He also speaks of us rising higher in the 'religious scale' (implying a type of historical, as well as individual, progressive spiritual maturity, I suppose); and as an example, he compares the animal sacrifices in the Old Testament, which were rebuked by the prophet Isaias, with the “development of an idea of interior sacrifice in which man offers himself instead of offering victims” underlying the spirit of the Eucharist, the sacrifice of the ideal man, Jesus, who is also, paradoxically, God—an “infinite propitiation for all offenses that have ever been committed against God [or divine moral law].”

And in his autobiography, The Seven Storey Mountain, which I'd started reading a couple of weeks before, Merton writes of the importance of our mutual dependence on one another for our salvation, reinforcing the need for this spiritual, sacrificial union with God and each other in the form of the Mystical Body of Christ, quoting this passage: “You are the body of Christ and members of one another... And the eye cannot say to the hand: I need not your help; nor again the head to the feet, I have no need of you.... And if one member suffer anything, all the members suffer with it; and if one member glory all the others rejoice with it.” For him and many others, this supernatural union is the only thing that has the potential to unite all of humanity together in a truly universal and salvific way.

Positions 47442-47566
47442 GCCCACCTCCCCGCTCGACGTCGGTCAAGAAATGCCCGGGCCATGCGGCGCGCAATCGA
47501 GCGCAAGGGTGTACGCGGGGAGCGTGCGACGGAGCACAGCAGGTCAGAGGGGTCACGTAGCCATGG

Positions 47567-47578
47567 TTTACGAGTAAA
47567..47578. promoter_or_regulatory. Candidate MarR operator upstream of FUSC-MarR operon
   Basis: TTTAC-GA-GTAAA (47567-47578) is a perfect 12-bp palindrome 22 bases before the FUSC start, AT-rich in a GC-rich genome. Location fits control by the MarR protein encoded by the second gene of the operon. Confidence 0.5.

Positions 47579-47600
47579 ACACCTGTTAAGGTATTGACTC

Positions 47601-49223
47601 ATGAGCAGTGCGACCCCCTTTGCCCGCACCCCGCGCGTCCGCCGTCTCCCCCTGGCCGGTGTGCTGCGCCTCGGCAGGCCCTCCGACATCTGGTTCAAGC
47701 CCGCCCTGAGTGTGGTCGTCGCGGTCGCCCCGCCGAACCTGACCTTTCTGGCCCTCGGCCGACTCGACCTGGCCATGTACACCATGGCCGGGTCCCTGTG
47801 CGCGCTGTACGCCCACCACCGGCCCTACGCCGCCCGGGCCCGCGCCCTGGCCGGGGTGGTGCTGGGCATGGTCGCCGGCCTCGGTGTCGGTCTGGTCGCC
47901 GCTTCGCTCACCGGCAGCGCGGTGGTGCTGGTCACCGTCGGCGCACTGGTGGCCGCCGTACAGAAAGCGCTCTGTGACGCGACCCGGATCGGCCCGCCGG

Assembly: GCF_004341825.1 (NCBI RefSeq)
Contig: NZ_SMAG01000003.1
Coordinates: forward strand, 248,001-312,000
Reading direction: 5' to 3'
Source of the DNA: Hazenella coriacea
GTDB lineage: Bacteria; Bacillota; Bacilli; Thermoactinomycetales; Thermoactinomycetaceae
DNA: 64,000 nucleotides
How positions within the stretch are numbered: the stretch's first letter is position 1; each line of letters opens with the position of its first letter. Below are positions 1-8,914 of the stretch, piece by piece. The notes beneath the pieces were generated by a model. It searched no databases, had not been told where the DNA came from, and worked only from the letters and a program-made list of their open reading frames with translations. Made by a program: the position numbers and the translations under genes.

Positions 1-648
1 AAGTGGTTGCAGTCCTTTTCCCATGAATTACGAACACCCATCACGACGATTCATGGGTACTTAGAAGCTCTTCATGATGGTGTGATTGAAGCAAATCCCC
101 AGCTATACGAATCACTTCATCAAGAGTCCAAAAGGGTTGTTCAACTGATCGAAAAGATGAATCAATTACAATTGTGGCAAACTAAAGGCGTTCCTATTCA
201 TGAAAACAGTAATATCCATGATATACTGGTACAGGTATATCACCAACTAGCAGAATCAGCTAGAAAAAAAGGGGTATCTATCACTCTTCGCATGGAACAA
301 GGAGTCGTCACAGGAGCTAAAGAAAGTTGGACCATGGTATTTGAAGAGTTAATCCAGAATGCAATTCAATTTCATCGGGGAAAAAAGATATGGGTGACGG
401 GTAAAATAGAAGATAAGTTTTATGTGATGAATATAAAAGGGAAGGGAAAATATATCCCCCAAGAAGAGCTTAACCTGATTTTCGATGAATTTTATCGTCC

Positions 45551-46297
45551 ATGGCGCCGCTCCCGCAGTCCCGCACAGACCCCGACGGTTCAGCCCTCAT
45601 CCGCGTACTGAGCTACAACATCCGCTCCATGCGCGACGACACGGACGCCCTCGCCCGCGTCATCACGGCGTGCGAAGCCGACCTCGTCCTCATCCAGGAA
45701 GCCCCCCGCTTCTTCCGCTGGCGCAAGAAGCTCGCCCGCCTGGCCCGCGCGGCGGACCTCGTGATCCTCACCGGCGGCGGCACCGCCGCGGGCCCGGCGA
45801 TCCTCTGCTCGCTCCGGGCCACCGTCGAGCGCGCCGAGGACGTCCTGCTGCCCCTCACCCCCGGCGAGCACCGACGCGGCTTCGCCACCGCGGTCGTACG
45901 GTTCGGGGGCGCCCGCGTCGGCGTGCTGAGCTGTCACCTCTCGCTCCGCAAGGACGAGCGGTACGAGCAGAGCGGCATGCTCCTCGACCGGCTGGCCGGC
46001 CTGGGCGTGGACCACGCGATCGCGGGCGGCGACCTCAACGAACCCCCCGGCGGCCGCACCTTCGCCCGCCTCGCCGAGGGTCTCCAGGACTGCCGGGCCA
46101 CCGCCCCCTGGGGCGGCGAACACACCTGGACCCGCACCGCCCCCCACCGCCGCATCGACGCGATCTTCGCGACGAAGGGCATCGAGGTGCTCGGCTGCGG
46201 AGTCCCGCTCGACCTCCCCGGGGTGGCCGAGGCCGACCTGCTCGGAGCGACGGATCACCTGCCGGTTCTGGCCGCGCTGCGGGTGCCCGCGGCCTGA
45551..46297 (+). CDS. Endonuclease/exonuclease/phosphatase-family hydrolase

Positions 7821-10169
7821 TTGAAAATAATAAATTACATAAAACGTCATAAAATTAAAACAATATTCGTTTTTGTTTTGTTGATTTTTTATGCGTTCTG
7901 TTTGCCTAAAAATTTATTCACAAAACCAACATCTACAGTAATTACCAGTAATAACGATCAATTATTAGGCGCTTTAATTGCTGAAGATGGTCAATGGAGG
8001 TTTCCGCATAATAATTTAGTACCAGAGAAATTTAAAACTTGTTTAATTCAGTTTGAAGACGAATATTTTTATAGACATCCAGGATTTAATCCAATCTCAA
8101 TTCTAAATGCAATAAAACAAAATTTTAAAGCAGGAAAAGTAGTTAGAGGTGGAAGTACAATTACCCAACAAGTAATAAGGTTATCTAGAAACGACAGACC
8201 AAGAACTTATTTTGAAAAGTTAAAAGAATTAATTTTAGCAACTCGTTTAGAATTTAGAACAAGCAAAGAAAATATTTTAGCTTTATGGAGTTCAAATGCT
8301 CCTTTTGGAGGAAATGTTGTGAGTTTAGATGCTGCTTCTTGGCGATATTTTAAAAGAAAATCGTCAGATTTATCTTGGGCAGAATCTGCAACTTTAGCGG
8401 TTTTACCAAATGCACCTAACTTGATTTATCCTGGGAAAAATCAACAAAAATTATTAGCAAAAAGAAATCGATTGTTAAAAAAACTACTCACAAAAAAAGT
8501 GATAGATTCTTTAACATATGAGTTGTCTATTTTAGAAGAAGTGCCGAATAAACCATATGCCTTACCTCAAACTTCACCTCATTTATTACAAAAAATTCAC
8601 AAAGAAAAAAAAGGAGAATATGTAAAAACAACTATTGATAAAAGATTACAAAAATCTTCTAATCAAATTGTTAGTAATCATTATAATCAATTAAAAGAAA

Despite my own skepticism, all of this at least helped to impart to me the deep significance given by people of this faith to the act of taking communion; and as I sat through mass, I tried to keep that in mind and perceive it from their perspective—that the bread and wine they were accepting was God; and that God is love, so that they were all uniting in love with God and one another. As for myself, being non-Christian, I had to settle for my own communion of cookies and coffee when it was over.